Miniature Schnauzer

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Miniature Schnauzer

The Miniature Schnauzer is the smallest of the three types of Schnauzer, originated from Germany in the 19th century, this intelligent, affectionate, and friendly dog is a loving companion who likes spending time with his human, in addition to a handy size and sporty good look, and it is the ideal family dog.

Other Names Zwergschnauzer
Color Black, Black & Silver, Salt & Pepper
Height Males: 12-14 inches. Females: 12-14 inches.
Weight Males: 9-18 pounds. Females: 9-18 pounds.
Life Span 12-15 years
Personality Friendly, Smart, Obedient
Exercise Regular Exercise
Popularity #18
Groom Needs Specialty/Professional
Kids Friendly Yes with supervision
Dog Friendly Yes with supervision
Watch Dog
Family Dog
Litter Size 3-8

Miniature Schnauzer Pictures

Miniature Schnauzer Video


A Miniature Schnauzer, as the name suggests, is a small-sized dog with bushy eyebrows that gives it a human-like appearance. They originated from the Standard Schnauzers of old alongside the Giant Schnauzer. Of the two breeds, the Minis ( a nickname for the Miniature Schnauzers) is the more popular. They come in three variants of colors, all maintaining that hard and wiry coat texture. Black, pepper, and salt, and black and silver are the three varieties of Minis there are.

Despite their little bodies Minis make good watchdogs and are disposed to working really hard and strenuously. Yet they are a cheerful bundle around good company, even with children. Male and female Minis are hardly distinguishable with respect to size. A standard Miniature Schnauzer reaches an even height of 12 or 14 inches and would tip the weighing scales at somewhere between 12 and 20 pounds, a testament to their lightweight.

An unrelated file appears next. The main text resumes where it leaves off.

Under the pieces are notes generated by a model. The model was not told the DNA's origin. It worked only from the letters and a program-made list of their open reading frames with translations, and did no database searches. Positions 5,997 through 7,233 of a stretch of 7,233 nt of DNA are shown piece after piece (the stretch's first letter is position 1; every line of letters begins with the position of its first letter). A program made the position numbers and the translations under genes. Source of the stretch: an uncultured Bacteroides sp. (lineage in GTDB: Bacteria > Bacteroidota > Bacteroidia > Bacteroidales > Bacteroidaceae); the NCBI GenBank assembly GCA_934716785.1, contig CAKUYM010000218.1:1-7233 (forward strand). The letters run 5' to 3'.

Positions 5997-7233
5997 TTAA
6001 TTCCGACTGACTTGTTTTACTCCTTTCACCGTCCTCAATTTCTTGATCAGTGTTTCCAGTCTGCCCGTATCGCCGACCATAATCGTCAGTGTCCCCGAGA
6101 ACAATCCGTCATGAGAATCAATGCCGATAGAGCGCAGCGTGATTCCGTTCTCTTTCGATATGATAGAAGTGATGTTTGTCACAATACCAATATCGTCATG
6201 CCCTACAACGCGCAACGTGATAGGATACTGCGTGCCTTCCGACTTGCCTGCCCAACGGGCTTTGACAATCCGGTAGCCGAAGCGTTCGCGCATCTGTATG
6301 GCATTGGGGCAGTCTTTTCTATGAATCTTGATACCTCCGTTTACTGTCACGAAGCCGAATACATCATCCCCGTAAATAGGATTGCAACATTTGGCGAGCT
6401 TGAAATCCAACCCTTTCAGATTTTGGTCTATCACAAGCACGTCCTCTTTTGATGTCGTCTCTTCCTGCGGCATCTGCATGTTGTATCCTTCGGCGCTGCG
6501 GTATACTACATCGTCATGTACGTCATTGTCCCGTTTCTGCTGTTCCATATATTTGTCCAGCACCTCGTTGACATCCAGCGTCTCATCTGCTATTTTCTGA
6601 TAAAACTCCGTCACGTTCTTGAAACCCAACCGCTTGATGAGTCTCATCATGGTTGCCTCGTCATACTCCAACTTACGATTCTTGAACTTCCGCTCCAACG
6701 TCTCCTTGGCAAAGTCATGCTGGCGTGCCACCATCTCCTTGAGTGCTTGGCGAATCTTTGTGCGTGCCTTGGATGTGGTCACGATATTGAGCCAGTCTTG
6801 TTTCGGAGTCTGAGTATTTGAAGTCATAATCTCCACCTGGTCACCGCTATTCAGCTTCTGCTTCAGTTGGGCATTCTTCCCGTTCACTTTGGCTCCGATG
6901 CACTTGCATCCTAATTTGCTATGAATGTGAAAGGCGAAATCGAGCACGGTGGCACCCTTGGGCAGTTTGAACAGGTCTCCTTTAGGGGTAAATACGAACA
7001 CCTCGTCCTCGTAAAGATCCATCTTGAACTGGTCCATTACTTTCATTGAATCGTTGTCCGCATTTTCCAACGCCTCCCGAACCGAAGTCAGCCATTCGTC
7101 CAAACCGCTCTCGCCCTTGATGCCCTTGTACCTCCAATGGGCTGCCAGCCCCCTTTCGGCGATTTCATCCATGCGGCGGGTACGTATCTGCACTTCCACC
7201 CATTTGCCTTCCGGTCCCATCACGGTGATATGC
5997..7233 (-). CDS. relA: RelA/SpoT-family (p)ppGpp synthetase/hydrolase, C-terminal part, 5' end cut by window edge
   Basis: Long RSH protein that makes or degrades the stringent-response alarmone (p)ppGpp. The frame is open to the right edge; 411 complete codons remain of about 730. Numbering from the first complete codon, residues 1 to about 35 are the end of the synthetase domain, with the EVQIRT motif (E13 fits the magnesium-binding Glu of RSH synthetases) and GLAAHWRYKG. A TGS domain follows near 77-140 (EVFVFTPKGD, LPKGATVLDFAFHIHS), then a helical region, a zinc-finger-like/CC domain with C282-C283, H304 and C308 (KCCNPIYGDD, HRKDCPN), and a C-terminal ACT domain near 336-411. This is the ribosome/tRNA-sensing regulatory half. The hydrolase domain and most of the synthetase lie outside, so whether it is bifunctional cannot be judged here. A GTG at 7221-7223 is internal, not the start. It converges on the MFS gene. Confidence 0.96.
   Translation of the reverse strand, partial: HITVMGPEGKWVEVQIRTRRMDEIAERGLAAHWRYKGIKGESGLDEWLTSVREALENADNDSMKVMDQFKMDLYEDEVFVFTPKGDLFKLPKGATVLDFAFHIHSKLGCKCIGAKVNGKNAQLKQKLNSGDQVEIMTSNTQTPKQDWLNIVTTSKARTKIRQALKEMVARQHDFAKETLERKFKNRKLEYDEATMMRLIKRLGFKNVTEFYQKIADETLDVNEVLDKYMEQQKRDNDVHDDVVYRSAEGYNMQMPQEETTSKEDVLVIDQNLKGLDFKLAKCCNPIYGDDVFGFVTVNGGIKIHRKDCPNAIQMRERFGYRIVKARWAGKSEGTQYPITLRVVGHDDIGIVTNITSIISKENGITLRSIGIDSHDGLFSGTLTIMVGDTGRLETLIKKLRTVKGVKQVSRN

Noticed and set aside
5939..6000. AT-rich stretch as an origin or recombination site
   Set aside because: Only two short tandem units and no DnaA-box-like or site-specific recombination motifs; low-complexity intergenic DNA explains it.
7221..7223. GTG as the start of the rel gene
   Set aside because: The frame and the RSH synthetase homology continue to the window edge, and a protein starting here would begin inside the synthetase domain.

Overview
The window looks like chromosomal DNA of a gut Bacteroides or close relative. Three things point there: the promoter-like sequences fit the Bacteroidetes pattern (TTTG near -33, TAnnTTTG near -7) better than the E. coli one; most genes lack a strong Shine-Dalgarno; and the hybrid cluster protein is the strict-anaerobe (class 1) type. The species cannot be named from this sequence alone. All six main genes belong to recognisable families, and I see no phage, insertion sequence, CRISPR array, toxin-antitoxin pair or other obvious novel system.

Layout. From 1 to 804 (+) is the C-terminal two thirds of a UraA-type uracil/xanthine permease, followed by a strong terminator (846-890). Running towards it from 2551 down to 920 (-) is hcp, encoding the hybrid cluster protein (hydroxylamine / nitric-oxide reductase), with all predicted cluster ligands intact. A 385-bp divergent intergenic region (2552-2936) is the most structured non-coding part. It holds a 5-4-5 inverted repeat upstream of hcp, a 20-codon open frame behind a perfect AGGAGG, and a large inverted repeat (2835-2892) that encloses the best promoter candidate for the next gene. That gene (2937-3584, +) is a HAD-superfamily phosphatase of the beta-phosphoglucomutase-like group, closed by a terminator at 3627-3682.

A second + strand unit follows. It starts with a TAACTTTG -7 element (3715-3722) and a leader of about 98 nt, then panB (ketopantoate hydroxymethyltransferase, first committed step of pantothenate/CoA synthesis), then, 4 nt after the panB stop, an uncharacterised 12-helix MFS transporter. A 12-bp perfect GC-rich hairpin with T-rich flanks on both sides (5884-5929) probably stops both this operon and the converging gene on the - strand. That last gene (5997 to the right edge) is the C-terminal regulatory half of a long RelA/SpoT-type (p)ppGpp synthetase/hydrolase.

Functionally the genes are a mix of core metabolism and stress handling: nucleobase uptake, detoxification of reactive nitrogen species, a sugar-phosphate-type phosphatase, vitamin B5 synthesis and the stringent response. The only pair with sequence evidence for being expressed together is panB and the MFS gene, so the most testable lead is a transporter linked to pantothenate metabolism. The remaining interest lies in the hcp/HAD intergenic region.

Miniature Schnauzers are portable and added to the fact that they rarely bite like most dogs, they make the list for great companion dogs. They are small but hardy dogs, scarcely ill (if at all), and would live a full life up to about 13 or 14 years of age.

Living with Miniature Schnauzer

The Miniature Schnauzers shed little, but they need frequent brushing, combing, and grooming to keep neat, because of their double coat – a wiry topcoat and a soft undercoat. Brush your dog two or three times a week so he doesn’t get matted, especially in the longer hair on his face and legs. Besides, the owner could take the dog to professional groomers to trim his coat every five to eight weeks and keep him looking his best. The Miniature Schnauzer needs a bath once a month or as needed depending on his surroundings, and it is suggested to wash his beard after eating.

Check the dog’s ears regularly for the signs of wax buildup, irritation or infection, and clean with a gentle cleanser. Brush the teeth at least two or three times a week to remove tartar buildup and the bacteria that lurk inside it, the daily brush is better to keep fresh breathe and prevent gum disease. And trimming the nails regularly could help prevent painful splitting, cracking, or a broken nail. 

The frisky Miniature Schnauzer requires regular daily exercise to run and play and maintain their mental and physical health. This dog breed has a medium energy level and doesn’t tire quickly if he is not given enough exercise, he may be troublesome or mischievous. It is recommended to give 45 minutes to one hour exercise for a Miniature Schnauzer. The Miniature Schnauzer could easily adapt to the country living, or as a good apartment dog once given enough exercise.

Besides, the Mini Schnauzer tends to enjoy and do well at dog parks. It needs to mention that Miniature Schnauzers have a strong prey drive, so the owner shouldn’t allow your dog off-leash when not in a fenced area because he has the urge to chase after small animals.